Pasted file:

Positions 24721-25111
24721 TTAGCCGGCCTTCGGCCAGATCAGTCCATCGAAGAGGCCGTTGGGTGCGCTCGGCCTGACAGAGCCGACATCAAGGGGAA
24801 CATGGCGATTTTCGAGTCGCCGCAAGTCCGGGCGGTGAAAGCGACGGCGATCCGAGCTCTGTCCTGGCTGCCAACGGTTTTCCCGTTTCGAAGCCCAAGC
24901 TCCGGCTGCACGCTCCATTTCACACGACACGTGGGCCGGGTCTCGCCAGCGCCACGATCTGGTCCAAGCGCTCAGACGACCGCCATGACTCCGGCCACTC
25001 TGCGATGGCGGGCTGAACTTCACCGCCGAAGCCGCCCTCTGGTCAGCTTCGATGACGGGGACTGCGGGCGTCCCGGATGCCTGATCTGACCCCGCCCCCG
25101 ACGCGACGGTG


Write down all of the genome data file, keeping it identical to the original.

Positions 24721-25111
24721 TTAGCCGGCCTTCGGCCAGATCAGTCCATCGAAGAGGCCGTTGGGTGCGCTCGGCCTGACAGAGCCGACATCAAGGGGAA
24801 CATGGCGATTTTCGAGTCGCCGCAAGTCCGGGCGGTGAAAGCGACGGCGATCCGAGCTCTGTCCTGGCTGCCAACGGTTTTCCCGTTTCGAAGCCCAAGC
24901 TCCGGCTGCACGCTCCATTTCACACGACACGTGGGCCGGGTCTCGCCAGCGCCACGATCTGGTCCAAGCGCTCAGACGACCGCCATGACTCCGGCCACTC
25001 TGCGATGGCGGGCTGAACTTCACCGCCGAAGCCGCCCTCTGGTCAGCTTCGATGACGGGGACTGCGGGCGTCCCGGATGCCTGATCTGACCCCGCCCCCG
25101 ACGCGACGGTG